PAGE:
I started my research for Beyond the Chariots on our third honeymoon, to Edinburgh, Scotland, where Liddell attended Edinburgh University. There I was able to look at Liddell's Olympic medals (he brought home three) and programs from his races. The times for each heat were hand written into each program, showing that, not only did Liddell win all but his first race in Scotland, but that he consistently broke records, even when they were his own.

While in Scotland's capital we knew that we wanted to visit the Eric Liddell Centre. One of four churches on what is known as Holy Corner in Edinburgh was converted into a living memorial to Liddell. We decided to attend one of the other three that Sunday. We chose the Morningside United Church, which happened to be the church where Liddell taught Sunday school (it was then the Morningside Congregational Church), while he was a student at the University. His niece, Dr. Peggy Judge, attends there and agreed to meet us at the Centre to answer some questions.

The Liddell family has been very helpful in this process and, in fact, his middle daughter, Heather Ingham, is planning her first visit to New York in order to see the play.

I'm quite excited for Beyond the Chariots to be making its Off-Broadway debut at Theatre 315. The beautiful space was recently built by the Salvation Army. It is an "Army" band that plays outside Liddell's hospital window in one of the scenes in the play, and if all goes well, we'll have Army band members playing his favorite hymn at each performance.

Also the Salvation Army is going to professionally record both Beyond the Chariots and The Man from Aldersgate. They'll be made available through the Army and at An announcement will be made at once they're available.

I just lined up tickets to Hong Kong, where a performance of the play (possibly translated to Cantonese) is being arranged. I'll post to the main page of the blog as details develop. This will make the twelfth country in which I've either performed or taught, and I'm hoping it will work toward a "run" in Beijing during the '08 Olympics, only about 50 miles from where Liddell spent most of his life.

As Roger and I were brainstorming on the address for a website for this endeavor we stumbled upon We chose the image of fire for a number of reasons: my play is a follow-up to Chariots Of Fire; in a scene from The Man from Aldersgate John Wesley's life is threatened by fire; the Methodist Church, which Wesley founded, uses fire in the image representing their denomination, and perhaps most importantly we hope these plays set people's hearts on fire to impact their world the way the heroes of our plays did.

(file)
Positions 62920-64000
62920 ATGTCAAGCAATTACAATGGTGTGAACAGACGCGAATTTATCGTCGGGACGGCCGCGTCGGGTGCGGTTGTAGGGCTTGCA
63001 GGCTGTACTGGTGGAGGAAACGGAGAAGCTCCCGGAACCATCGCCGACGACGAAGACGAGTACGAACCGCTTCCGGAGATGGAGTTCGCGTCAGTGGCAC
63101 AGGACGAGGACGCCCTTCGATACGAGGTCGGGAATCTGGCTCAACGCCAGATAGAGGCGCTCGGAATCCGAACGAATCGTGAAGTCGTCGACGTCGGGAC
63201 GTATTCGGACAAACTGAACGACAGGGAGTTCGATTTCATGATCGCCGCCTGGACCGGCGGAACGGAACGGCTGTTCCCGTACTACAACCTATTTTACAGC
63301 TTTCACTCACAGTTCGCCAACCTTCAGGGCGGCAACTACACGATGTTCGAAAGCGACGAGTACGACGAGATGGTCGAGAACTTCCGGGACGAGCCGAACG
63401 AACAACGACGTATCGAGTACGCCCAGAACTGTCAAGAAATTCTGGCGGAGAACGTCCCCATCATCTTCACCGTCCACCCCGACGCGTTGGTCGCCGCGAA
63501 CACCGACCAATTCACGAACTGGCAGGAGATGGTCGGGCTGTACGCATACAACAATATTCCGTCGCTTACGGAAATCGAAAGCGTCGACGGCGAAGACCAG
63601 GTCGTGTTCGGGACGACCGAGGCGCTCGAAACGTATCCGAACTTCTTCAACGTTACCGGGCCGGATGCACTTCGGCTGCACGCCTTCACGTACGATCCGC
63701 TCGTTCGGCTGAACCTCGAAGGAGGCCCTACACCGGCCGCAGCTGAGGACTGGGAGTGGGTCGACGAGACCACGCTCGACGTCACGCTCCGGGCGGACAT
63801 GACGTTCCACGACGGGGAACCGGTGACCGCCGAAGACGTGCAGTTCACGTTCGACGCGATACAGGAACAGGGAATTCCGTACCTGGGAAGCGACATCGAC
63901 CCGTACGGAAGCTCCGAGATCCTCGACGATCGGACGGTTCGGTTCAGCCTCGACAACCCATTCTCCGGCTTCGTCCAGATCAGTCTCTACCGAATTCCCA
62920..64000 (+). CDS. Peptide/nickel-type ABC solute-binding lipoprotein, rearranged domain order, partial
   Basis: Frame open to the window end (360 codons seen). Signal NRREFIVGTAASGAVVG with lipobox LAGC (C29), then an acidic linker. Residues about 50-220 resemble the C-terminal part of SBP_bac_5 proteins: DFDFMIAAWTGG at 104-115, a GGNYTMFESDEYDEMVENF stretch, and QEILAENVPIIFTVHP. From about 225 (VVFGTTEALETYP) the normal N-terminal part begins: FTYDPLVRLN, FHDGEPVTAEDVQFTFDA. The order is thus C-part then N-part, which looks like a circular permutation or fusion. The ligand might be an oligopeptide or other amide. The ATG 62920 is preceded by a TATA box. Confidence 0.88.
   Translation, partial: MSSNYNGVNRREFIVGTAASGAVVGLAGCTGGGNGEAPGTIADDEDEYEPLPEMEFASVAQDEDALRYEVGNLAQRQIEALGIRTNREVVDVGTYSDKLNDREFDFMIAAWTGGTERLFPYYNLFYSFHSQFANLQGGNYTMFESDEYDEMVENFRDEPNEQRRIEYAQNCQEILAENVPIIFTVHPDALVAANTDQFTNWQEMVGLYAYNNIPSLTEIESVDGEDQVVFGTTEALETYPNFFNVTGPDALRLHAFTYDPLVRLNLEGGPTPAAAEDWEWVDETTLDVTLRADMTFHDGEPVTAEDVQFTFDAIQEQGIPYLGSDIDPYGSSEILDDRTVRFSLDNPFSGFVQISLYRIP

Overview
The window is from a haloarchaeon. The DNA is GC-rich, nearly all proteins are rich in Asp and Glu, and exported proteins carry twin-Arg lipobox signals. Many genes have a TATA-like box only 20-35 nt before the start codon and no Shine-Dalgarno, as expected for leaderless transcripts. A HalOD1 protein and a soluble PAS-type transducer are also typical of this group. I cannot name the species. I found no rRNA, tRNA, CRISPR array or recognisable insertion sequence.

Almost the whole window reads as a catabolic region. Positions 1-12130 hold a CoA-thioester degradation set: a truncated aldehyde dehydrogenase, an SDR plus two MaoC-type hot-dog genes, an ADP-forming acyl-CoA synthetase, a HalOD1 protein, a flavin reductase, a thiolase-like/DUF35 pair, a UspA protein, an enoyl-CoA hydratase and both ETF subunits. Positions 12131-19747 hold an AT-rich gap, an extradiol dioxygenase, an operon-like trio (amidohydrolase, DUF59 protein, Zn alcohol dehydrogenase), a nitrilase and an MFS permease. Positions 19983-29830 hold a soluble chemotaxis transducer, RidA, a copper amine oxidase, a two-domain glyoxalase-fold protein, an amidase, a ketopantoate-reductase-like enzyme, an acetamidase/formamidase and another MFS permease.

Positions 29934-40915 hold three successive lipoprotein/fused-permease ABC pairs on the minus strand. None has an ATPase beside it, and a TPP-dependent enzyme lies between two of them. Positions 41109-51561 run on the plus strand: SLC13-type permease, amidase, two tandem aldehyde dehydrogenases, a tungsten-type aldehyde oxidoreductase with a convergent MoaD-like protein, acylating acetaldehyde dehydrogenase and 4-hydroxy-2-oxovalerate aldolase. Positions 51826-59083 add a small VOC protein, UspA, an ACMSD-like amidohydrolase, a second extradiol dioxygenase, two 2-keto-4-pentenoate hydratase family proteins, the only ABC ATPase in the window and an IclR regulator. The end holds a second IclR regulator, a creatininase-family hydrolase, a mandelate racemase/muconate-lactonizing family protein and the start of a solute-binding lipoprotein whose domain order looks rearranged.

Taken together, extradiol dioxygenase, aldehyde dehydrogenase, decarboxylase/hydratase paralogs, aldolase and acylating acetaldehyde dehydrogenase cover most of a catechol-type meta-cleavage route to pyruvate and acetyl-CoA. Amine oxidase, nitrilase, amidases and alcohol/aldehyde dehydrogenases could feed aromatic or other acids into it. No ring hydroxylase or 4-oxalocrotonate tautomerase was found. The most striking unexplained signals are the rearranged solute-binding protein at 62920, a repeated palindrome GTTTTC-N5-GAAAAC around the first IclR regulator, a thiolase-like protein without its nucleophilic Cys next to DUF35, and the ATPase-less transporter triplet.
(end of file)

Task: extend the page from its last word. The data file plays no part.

Rich Swingle said...

Comments on Beyond the Chariots

(Rich has) exuberance and high energy in the portrayal of several well-defined characters of the piece. This guy is REALLY talented!
—Felicia Lopes
General Manager, Drama Desk Awards
President, 5 Stone Productions, LLC

Good job!

—Tony Campolo
Author, Speaker, Sociologist

If you need an event that will inspire believers in Christ, draw seekers to Christ, entertain all and amaze everyone, this is it!
—Susan Somerville Brown
Closing company of CATS on Broadway

[The following people have not yet seen Beyond the Chariots but have agreed to use their quotes about my work in general to promote this play.]

Rich's work has not only a dramatic appeal, but is spiritually nourishing, and that's quite a powerful combination. Theatre has the ability to lift peoples' consciousness and dramatically impact our lives. The theatre pieces that Rich creates and into which he breathes life so lovingly and with such dedication, ascend to these essential heights.
—Kimberly Vaughn
Tony-nominated producer of Broadway's Swinging on a Star and Marlene, critically acclaimed director, performer and teacher

Martha (Graham) would have loved Rich's physicality, and his innate ability to maintain character and dramatic line throughout his performance.
—Steve Rooks
former Principal Dancer
Martha Graham Dance Company

[For more general quotes go to]

Rich Swingle said...

If you saw Beyond the Chariots, please feel free to leave a quote by clicking on "post comment" below. By doing so I'll assume you're giving me permission to use it for publicity purposes.

Rich Swingle said...

For those of you subscribed to receive email updates to this blog, I appologize that I spammed you!!! I posted and left the office. By the time I got home all our inboxes were flooded. I'm looking into it and hope with you all that it will never happen again!